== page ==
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APEC’s work for women's economic empowerment


“Any society that fails to harness the energy and creativity of its women is at a huge disadvantage in the modern world” – Tian Wei (China)


For the last two decades, women’s economic empowerment has been a key pillar of the Asia Pacific Economic Cooperation’s (APEC) work. As economic growth around the region has slowed, the organisation of economies has looked to groups with “untapped economic potential” – people who have faced barriers to full economic participation – to provide the energy and vision for future growth.

Being around half the population, women are an easy choice when it comes to injecting the Asia Pacific economy with the energy and productivity it needs now and in the years ahead.

This is even more so when looking at the impact COVID-19 has wrought on the regional economy as a whole, and on women’s economic realities in particular.

The APEC Secretariat notes, “if the consequences of limiting the participation of women in the workforce is measured in dollars and cents alone, the number can go up to an estimated $89 billion in the Asia Pacific”.

Leading up to this year’s International Women’s Day (IWD), we took a look at the key ways the 21 APEC economies are working together to lift the barriers faced by women, to enable them to thrive in the regional economy.

Our colleagues at Manatū Wāhine/the Ministry for Women, who lead New Zealand’s work in this area, have shared some reflections on APEC’s work to reduce barriers to women’s economic inclusion.

And to acknowledge the historic work of women throughout the region to improve women’s economic outlook, this blog is structured according to wisdom from women around the Asia-Pacific.


“Women belong in all places where decisions are being made, it shouldn’t be that women are the exception” - Ruth Bader Ginsburg (USA)
 

A key focus of APEC’s inclusion work has been addressing the structures that hold back women’s full economic participation. Barriers like:

  • Who has access to credit to purchase goods or open a business, or:
  • A person’s gender dictating where they can and cannot work.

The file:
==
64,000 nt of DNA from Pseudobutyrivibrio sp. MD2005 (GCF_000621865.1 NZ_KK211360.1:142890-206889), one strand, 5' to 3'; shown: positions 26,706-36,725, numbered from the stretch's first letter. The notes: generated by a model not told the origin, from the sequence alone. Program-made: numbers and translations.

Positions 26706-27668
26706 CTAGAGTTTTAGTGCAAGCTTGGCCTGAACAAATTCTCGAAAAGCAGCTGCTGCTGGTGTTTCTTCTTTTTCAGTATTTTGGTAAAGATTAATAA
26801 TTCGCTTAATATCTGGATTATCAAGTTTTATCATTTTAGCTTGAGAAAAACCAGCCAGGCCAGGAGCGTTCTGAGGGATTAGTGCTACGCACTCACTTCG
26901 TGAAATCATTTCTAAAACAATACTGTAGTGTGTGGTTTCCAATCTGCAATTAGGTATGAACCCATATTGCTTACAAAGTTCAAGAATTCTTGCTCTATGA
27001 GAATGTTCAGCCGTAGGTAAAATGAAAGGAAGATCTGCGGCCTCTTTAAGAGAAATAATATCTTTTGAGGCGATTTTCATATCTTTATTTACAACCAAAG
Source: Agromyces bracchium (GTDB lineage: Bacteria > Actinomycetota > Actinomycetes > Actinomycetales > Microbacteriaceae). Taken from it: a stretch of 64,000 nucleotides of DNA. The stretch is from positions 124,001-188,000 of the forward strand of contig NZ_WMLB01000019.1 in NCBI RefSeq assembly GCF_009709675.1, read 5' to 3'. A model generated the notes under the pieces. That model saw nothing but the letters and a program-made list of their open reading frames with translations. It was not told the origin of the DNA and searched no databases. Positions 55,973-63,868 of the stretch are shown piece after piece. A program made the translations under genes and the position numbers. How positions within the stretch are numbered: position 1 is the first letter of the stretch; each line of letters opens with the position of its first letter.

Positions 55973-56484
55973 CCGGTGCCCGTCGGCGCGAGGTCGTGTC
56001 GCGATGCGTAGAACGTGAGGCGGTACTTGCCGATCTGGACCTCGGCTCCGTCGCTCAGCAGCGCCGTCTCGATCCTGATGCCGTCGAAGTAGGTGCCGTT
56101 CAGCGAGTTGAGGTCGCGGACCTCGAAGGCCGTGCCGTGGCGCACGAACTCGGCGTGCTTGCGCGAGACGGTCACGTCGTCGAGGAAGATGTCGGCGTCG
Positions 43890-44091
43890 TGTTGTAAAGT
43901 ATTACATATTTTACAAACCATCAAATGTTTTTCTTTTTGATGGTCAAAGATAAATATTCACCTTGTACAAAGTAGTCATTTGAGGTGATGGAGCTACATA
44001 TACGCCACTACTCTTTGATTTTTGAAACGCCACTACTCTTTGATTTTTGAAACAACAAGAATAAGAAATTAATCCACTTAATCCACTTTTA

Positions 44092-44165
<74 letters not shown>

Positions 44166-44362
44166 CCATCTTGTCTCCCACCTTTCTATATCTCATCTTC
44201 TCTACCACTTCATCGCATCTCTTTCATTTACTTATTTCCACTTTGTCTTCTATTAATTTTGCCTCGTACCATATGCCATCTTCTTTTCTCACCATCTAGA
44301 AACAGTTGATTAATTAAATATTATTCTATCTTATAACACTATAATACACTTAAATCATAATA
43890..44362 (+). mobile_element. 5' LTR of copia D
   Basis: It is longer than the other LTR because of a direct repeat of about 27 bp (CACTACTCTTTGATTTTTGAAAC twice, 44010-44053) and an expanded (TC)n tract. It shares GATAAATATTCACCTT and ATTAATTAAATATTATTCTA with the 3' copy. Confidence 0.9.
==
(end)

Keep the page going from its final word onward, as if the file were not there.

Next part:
A 2019 review of APEC’s Women and the Economy Dashboard (more on this below) found:

  • Around the Asia-Pacific, access to credit is still restricted by gender and marital status in some countries. This directly impacts women’s financial inclusion and ability to rise up from poverty
  • Not all APEC economies allow women to work in “non-traditional sectors” such as mining and construction. As APEC reflects “this pigeonholing of women’s abilities constitutes a barrier as it hinders women’s entry to the labour market”.

Structural change could be understood as a change to the way things are normally done. In regards to women and the economy, this could include challenging norms like blocked access to credit because of a person’s gender, giving women access to greater financial resources.

So what is APEC doing about this?
 

“Gender parity is not just good for women, it’s good for societies” – Angelica Fuentes (Mexico)

 


Three key things you should know:

1. The Policy Partnership on Women and the Economy (PPWE)

The PPWE aims to “advance the economic integration of women in the APEC region for the benefit of all members, and to coordinate gender activities across APEC working groups”. This important partnership was established in 2011 with strong input from previous APEC work, along with the private sector.

New Zealand’s Renee Graham, Chair of the APEC PPWE adds: “PPWE is the lead platform to support APEC Senior Officials to place women at the centre of APEC’s inclusive and resilient recovery approaches to COVID-19. We know PPWE cannot do this alone.  Being open to new and different ways of collaborating across the full range of APEC work programmes is what the PPWE team in each economy has expertise in, and reports on, at each of our PPWE meetings.”

Read more about the PPWE here.